Hafiz Saeed was taken into custody in Punjab province on Wednesday while he was traveling from the eastern city of Lahore to the town of Gujranwala.
Shahbaz Gill, a spokesman for Punjab Governor, confirmed Saeed was arrested near Gujranwala in central Pakistan.
“The main charge is that he is gathering funds for banned outfits, which is illegal,” media outlets quoted the spokesman as saying.
Mohammad Shafiq , a counter-terrorism official said Saeed appeared before a judge and was ordered to be held in jail until the next hearing.
Saeed is the founder of Lashkar-e-Taiba (LeT), the militant group blamed by India for the Mumbai attacks, which killed more than 160 people.
Pakistan banned Saeed’s charities earlier this year and detained him, along with several close aides earlier this year. However, he has not been charged or put on trial so far.
In 2017, Saeed was put under house arrest by Pakistani authorities and subsequently released after being cleared of charges against him, drawing strong criticism from New Delhi.
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In recent months, the government also took over schools, mosques, seminaries and all properties linked to Saeed’s charities and froze their assets.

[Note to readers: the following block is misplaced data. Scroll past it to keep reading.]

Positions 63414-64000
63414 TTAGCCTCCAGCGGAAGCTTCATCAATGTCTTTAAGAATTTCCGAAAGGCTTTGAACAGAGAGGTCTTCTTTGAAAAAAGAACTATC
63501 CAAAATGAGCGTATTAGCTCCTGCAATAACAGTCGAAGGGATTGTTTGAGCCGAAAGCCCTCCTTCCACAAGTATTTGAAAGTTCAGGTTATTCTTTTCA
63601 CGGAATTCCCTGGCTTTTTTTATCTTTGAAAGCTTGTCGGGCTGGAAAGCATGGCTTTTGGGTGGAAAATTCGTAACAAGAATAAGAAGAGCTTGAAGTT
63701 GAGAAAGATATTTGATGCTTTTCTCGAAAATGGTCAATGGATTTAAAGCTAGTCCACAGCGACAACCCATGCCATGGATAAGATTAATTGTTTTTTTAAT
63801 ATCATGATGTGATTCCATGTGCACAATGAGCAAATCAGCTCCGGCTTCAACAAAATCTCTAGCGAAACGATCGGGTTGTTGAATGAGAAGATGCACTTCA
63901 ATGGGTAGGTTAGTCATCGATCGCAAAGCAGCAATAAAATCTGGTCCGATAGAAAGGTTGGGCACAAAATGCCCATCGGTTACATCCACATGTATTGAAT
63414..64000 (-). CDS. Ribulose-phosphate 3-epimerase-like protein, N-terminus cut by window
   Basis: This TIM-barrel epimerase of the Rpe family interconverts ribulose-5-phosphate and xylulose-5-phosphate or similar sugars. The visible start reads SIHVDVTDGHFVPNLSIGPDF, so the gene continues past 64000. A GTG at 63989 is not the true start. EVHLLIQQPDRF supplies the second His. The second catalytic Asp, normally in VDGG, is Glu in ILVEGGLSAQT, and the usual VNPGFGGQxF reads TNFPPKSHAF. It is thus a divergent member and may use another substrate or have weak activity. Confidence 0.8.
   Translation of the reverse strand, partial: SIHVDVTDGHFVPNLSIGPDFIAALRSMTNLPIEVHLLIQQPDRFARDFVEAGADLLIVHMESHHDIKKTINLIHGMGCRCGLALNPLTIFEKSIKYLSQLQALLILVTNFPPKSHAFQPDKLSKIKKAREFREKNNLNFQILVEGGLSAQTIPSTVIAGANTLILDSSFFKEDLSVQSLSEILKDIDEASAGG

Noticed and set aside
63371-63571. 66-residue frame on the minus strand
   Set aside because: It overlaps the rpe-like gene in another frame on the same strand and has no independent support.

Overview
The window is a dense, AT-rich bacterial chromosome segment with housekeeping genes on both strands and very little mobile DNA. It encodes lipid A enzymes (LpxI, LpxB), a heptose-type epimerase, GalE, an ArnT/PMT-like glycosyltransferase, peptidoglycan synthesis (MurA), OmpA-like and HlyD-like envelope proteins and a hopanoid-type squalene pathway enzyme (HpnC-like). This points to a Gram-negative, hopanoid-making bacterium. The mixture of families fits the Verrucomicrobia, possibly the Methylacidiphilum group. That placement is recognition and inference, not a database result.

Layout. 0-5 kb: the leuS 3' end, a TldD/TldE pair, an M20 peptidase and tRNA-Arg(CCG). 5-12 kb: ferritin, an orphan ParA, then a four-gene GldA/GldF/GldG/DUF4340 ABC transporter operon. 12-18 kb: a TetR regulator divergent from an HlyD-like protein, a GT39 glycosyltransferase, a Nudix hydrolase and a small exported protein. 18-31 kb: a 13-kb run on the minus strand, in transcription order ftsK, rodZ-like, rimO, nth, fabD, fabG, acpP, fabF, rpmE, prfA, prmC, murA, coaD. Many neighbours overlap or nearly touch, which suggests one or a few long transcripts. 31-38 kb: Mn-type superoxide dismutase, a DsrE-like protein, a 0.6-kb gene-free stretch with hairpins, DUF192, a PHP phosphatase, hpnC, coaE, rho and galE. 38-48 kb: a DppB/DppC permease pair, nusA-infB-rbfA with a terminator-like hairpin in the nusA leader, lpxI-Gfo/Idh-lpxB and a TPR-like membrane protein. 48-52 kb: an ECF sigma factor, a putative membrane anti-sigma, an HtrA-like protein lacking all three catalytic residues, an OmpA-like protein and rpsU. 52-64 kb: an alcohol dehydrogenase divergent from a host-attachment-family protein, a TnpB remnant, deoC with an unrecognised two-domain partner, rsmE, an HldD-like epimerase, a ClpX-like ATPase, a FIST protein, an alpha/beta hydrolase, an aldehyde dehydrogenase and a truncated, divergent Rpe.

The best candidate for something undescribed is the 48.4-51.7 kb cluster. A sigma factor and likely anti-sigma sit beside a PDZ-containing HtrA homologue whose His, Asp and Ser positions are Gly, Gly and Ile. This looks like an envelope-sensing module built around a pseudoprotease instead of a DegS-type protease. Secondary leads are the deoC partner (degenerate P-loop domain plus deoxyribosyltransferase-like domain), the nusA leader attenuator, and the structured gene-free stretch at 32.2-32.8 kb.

Reacting to the detention, an Indian government official told The Guardian newspaper that arresting Saeed was not enough and that he should be put on trial and convicted.
“We want real action, not these kinds of steps that are reversible. One court orders his arrest, another frees him,” said the official, who has close knowledge of diplomatic issues with Pakistan.
He said the sense in New Delhi was that Pakistan was taking steps such as these before Prime Minister Imran Khan’s trip to the US, which has offered a $10m reward for information leading to Saeed’s conviction over the Mumbai attacks.
“We have seen this before,” the official said. “After the visit is over, things are usually back to what they were before.“
LeT is known for attacking Indian security forces and government targets, mainly in the disputed region of Kashmir but also in other parts of the country.
Until the terror financing case, Saeed had for months lived freely in Pakistan, often addressing anti-India rallies for which he became popular amid a dramatic confrontation between the two nuclear-armed neighbors earlier this year.
Relations nosedived in February when over 40 Indian paramilitaries were killed in a bomb attack in Kashmir.
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Tensions have since been running high between the two neighbors, which have fought four wars since their partition in 1947, three of them over Kashmir.
The arrests also come as Pakistan, which is included on a so-called grey list compiled by the Financial Action Task Force (FATF), a money laundering and terror finance watchdog, has been under increasing pressure to stop the financing of militant groups. The FATF will make a final adjudication on whether to blacklist Pakistan, a move that could isolate the country from the international economy, in October.